What Problems Should I Look for in a Used RV,
People in the market for a recreational vehicle often find that used RVs provide much better value than new vehicles because they generally have many of the same features at a fraction of the price. Buying a used RV takes much more work, however, since even newer pre-owned units have problems.
If you’re serious about purchasing a particular used RV, you should be willing to spend several hours checking it out with a trusted mechanic. Let the mechanic inspect the vehicle for technical problems while you make sure everything inside works. Keep a list of all problems, large and small, and find out how much they would cost to fix. You can use this list to negotiate a fair price if you like the vehicle. And if you find too many red flags, don’t be afraid to simply move on.
So what problems should you look for when inspecting a used RV,
Water Leakage
Nothing can lead to problems in a used RV quicker than water leakage. Over time, water rusts metal pieces, destroys electrical parts and causes countless other small problems that aren’t apparent until they turn into massive headaches. While inspecting a used RV, look for water damage by walking throughout the vehicle, sensitive to spongy floorboards. Feel the walls and ceiling for a similar sponginess and search for brown discoloration. Finally, you can look outside for clues like excessive rust or patches and sealant around windows and vents.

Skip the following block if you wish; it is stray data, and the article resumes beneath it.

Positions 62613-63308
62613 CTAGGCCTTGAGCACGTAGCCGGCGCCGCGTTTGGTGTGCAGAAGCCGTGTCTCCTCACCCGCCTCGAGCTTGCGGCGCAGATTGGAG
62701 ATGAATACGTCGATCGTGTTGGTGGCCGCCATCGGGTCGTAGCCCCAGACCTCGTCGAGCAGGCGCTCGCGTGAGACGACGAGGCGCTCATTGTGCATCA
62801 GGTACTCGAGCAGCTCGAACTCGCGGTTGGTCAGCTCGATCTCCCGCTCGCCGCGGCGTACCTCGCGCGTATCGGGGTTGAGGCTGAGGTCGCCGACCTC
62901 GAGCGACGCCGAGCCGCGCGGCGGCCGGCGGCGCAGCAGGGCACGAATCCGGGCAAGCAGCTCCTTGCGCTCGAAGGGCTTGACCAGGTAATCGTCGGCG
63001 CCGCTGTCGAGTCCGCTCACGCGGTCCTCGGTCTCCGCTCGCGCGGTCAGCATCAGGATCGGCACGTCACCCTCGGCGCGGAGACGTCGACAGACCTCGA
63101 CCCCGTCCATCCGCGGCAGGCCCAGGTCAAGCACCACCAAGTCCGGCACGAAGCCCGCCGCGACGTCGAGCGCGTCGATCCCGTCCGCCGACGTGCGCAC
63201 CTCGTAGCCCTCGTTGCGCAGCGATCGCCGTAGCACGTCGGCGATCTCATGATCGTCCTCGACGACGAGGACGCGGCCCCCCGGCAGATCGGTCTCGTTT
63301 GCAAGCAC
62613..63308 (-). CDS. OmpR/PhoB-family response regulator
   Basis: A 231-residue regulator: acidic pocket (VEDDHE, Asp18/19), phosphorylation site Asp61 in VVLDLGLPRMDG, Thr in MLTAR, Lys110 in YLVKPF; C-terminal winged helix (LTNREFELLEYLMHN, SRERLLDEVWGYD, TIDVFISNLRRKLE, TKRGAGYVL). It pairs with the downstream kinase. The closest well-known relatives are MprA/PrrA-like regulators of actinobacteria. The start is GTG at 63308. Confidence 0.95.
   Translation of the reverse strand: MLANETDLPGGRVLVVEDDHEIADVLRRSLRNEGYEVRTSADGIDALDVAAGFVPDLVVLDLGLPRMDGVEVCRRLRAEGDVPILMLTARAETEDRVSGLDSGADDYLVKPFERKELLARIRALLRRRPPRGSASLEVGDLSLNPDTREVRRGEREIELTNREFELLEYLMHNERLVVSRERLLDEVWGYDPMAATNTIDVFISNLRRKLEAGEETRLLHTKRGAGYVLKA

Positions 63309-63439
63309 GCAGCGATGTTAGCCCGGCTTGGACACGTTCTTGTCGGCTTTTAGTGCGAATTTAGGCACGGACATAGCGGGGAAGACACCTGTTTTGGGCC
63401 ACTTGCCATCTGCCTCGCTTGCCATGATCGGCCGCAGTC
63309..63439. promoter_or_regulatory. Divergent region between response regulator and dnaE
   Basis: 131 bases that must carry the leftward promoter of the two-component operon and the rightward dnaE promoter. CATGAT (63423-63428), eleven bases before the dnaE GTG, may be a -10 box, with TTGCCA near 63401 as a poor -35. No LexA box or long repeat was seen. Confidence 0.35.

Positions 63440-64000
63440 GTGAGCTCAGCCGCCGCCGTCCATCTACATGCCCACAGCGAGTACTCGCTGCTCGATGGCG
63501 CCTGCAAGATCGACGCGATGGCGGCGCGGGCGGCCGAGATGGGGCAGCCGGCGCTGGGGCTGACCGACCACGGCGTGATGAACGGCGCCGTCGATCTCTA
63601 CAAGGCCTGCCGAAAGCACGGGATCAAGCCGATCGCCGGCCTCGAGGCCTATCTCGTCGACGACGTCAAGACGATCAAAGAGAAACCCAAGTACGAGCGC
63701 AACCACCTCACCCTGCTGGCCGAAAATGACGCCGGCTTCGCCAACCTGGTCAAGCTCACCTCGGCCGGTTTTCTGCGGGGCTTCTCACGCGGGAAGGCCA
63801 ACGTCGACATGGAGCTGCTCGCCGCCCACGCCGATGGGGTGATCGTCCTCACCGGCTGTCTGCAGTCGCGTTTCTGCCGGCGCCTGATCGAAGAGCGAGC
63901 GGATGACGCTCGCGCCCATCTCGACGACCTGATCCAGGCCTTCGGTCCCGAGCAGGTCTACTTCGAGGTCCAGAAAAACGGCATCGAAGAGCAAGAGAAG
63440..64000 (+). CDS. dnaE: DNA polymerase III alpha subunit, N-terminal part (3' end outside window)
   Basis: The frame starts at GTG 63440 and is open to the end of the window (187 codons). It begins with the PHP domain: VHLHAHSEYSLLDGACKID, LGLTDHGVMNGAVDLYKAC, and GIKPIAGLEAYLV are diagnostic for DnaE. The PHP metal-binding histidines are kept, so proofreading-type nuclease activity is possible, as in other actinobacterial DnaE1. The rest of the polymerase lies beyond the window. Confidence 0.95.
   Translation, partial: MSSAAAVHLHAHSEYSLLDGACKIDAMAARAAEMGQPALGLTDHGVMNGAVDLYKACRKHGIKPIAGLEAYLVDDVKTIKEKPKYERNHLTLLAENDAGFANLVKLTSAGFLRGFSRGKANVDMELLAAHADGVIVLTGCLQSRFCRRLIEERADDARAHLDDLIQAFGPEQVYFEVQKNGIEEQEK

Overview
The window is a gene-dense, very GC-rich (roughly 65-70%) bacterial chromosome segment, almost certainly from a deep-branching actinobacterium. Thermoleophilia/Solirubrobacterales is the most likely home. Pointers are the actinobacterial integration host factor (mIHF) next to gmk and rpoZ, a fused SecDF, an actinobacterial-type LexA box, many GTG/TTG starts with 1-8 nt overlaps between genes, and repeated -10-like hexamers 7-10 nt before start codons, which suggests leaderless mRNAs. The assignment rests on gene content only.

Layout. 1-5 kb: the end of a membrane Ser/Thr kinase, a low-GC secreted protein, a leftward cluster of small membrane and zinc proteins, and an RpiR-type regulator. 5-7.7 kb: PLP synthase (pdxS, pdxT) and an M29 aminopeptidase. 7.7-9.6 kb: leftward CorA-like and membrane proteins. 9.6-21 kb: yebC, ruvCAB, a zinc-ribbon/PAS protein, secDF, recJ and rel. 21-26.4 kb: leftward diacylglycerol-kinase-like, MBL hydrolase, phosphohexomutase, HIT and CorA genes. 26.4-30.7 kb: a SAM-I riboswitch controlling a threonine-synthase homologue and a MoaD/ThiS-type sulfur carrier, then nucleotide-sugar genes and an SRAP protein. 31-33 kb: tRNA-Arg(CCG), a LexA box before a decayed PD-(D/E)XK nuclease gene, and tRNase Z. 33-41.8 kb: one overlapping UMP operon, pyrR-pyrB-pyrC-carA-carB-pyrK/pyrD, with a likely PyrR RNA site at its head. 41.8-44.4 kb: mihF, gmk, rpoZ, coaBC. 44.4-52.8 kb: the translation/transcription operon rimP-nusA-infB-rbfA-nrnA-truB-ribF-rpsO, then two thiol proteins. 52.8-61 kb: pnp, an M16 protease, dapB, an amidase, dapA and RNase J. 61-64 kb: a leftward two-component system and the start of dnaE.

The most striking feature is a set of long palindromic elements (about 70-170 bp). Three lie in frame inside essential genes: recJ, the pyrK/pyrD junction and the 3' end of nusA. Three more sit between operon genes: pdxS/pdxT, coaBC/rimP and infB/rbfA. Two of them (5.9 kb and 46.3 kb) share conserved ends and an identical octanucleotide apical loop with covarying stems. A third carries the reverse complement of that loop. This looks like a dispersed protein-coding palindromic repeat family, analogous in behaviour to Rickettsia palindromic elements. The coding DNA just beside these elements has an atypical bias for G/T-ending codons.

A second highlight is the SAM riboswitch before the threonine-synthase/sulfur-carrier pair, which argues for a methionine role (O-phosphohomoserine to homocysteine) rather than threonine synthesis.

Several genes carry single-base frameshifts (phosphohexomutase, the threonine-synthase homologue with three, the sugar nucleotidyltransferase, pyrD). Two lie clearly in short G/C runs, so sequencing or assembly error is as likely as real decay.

Faulty Electrical System
Electrical problems have a way of multiplying as vehicles get older. Have a mechanic check a prospective vehicle’s wiring to make sure everything is in good working condition. You’ll also want to hook the RV to your vehicle to check all lights and blinkers. Also, remember to bring a voltage meter to test the vehicle’s battery. Older vehicles commonly have weak batteries, which can be expensive to replace.
Mechanical Issues
While many electrical problems affect the usability and convenience of your RV, some mechanical issues can have a huge impact on your vehicle’s safety. Never purchase a vehicle unless you take it on an extended road test, checking its engine, brakes and handling. Also, listen for unusual noises, watch for leaks and look for excessive exhaust. After your road test, have your mechanic check the vehicle’s tires, belts, hoses, LP gas regulator and propane tanks.
Small Problems
One of the cardinal rules of buying a used RV is never assume anything works. A used RV may have a television antenna that doesn’t go up all the way, windows that no longer open, air conditioning that blows out warm air or a refrigerator that doesn’t get cold. One or two of these things by themselves may not be a big deal, but when they start adding up, they can turn into a huge headache down the road. Remember, once you buy the RV, all of its problem suddenly become your problems. If you don’t comb over every square inch of the vehicle, you will regret it later.